Can the School Make Me Get a Guardianship in Order to Enroll Children I Am Taking Care Of?
Sometimes, parents are unable to take care of their kids. The parents may have died, or be ill or absent. When parents can't take care of their kids, it often means the family is thrown into crisis. The children may have to leave their home; they must get used to new people and places; they may have to relocate to new communities. Often, grandparents, aunts, uncles and others help by providing a home for the children temporarily or long term. Sometimes, these substitute parents may have problems enrolling the children in school. The school may tell the substitute parents that they must get a "guardianship" over the children before they can enroll them.
When is a guardianship a good idea?
If it looks like you are going to be caring for the children for a long time, it may be more important to get a guardianship. Also, if neither parent is available to sign documents or give consent for medical care, there will likely be a stronger need for a guardianship.
Is there any down-side to getting a guardianship?
Setting up a guardianship requires court action.
- The substitute parents will likely need a lawyer, and they may not have the funds to pay a lawyer. If either or both parents will not agree, a trial will likely be needed.
- A trial can be more expensive and time-consuming. Sometimes, the location of one or both parents is unknown, making it hard to notify them about the guardianship case.
- As guardians, the substitute parents must file a report every year with the court. A guardianship continues until the court ends it.
- This means a guardianship can also be very difficult and time consuming to end if a parent and a guardian have difficulty communicating and getting along with each other.
Can the school force me to become a guardian before I enroll the children?
The answer is no. Schools cannot keep children out because the substitute parents do not have a guardianship. It does not matter whether the child is living with a parent or legal guardian.
The McKinney Vento Homeless Assistance Act is a federal law that was enacted to protect the educational rights of children who may be experiencing homelessness.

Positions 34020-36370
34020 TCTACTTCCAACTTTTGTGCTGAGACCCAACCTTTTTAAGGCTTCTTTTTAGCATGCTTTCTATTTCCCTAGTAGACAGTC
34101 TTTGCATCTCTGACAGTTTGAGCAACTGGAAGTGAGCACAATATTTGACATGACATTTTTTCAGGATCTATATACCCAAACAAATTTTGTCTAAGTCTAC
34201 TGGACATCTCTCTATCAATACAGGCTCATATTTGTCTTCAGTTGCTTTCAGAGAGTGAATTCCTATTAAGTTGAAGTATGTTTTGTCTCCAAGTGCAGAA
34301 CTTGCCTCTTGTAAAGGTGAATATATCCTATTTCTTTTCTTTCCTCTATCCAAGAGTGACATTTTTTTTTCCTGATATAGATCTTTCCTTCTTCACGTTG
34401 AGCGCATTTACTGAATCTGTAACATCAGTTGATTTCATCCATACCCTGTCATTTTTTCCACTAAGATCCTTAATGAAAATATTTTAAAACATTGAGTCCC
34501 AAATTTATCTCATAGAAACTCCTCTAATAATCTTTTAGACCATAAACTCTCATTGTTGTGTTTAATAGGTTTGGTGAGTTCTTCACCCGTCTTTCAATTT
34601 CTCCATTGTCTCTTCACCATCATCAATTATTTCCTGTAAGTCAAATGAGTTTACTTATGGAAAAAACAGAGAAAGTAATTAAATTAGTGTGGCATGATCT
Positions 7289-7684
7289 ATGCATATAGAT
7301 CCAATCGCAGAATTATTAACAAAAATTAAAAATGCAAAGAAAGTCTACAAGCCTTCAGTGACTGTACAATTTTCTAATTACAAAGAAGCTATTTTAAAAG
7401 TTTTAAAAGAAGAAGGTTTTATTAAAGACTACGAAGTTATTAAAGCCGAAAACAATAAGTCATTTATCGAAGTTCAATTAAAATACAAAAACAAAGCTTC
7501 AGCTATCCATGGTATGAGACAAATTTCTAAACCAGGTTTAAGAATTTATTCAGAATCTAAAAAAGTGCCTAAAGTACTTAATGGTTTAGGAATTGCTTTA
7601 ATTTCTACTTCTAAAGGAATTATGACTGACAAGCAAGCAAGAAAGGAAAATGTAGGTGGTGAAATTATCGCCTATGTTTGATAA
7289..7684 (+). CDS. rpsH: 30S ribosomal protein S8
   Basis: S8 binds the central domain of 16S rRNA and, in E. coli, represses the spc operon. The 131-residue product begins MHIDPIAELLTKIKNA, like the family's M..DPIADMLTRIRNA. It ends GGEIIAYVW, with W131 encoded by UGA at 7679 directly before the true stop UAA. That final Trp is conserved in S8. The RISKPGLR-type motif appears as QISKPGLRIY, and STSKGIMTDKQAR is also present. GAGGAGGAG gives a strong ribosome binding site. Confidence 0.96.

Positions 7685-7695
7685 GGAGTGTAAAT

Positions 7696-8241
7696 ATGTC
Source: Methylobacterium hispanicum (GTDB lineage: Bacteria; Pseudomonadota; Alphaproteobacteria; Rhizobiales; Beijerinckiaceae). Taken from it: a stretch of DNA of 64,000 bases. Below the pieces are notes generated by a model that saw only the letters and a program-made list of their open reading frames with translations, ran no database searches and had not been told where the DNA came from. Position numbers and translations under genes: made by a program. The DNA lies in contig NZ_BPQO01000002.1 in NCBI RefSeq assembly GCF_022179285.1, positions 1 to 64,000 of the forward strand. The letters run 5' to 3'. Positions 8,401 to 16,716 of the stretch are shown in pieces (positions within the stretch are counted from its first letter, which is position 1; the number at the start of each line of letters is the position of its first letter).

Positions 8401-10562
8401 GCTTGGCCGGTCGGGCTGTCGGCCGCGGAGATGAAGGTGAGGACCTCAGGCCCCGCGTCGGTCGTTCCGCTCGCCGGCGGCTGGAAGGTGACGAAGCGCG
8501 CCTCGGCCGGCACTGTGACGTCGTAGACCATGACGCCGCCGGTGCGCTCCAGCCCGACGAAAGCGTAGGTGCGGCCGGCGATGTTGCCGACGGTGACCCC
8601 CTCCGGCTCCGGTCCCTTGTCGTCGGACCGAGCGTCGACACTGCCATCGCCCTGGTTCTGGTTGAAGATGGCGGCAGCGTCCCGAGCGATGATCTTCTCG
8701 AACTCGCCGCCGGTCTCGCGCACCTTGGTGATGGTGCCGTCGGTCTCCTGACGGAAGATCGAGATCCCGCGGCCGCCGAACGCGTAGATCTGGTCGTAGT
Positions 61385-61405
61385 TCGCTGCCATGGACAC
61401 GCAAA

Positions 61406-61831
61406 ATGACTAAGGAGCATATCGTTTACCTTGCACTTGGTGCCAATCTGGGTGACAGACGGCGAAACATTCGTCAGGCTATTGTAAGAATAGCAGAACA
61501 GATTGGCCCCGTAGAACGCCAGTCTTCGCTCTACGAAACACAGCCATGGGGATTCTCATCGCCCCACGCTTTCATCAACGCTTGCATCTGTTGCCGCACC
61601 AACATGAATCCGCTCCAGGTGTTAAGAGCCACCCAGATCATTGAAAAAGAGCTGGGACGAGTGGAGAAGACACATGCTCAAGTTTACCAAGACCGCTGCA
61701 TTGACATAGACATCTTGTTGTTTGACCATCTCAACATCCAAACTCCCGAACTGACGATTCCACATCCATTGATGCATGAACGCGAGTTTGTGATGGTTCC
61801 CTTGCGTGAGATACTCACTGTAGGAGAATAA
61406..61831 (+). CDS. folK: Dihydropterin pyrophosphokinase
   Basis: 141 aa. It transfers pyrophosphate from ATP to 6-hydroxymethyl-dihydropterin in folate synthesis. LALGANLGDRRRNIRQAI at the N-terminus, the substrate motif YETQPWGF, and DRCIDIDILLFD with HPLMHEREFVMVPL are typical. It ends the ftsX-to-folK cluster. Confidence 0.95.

- The Act requires states to take steps to make sure that children and youth are not delayed or prevented from enrolling in school. 42 U.S.C. §11432(g)(1)(H).
- Iowa has the same requirements. IAC 281-33.8(1).
- The McKinney Vento Homeless Assistance Act does not require a substitute parent to establish a guardianship before a child experiencing homelessness can be enrolled in school.
Where can I enroll the children?
The law defines a child who does not live with a parent or legal guardian as an “unaccompanied youth.” The law allows a child in this situation to attend school in either the district where the child is actually living, or the district where the child was last enrolled, whichever is better for the child.
Are there other laws that protect children living with a substitute parent?
Before the McKinney Act was passed, there was an important case about the right to enroll in school. In that case, two Arkansas families were not allowed to enroll children in school.
- The substitute parents were told by the school that they could not enroll the children unless they obtained a guardianship. One of the substitute parents tried to get the mother to agree to a guardianship but the mother refused. The substitute parents filed a lawsuit in federal court. The case was appealed to the Eighth Circuit Court of Appeals. The court ruled that the school’s policy of not allowing children to enroll unless they have a parent or legal guardian living in the district was unlawful. The name of this case is Horton v. Marshall Public Schools. The legal citation for the case is 769 F.2d 1323 (8th Cir. 1985). The court said that the school's policy violated the Constitution of the United States because it treated these children differently for no good reason and it was unfair. Iowa is part of the Eighth Circuit, so this case is just as binding in Iowa as in Arkansas.
Are there any alternatives to a guardianship?
If either parent is willing to sign a power of attorney, that may be an alternative to guardianship.
- The power of attorney gives someone else the power to act for the parent. It does not take away any rights from the parent.
- A power of attorney may be useful in situations where the parent’s location is known, the parent is competent to sign a legal document, and the parent is willing to cooperate.
- Only one parent is needed to sign a power of attorney.
If children I am caring for are not allowed to enroll, where can I get help?
If children are kept out of school, the substitute parents may need immediate legal help to get them enrolled as soon as possible. Iowa Legal Aid may be able to provide assistance.
Iowa Legal Aid provides help to low-income Iowans.
To apply for help from Iowa Legal Aid:
- Call 800-532-1275.
- Iowans age 60 and over, call 800-992-8161.
- Apply online at iowalegalaid.org
If Iowa Legal Aid cannot help, look for an attorney on “Find A Lawyer” A private attorney there can talk with you for a fee of $25 for 30 minutes of legal advice.
*As you read this information, remember this article is not a substitute for legal advice.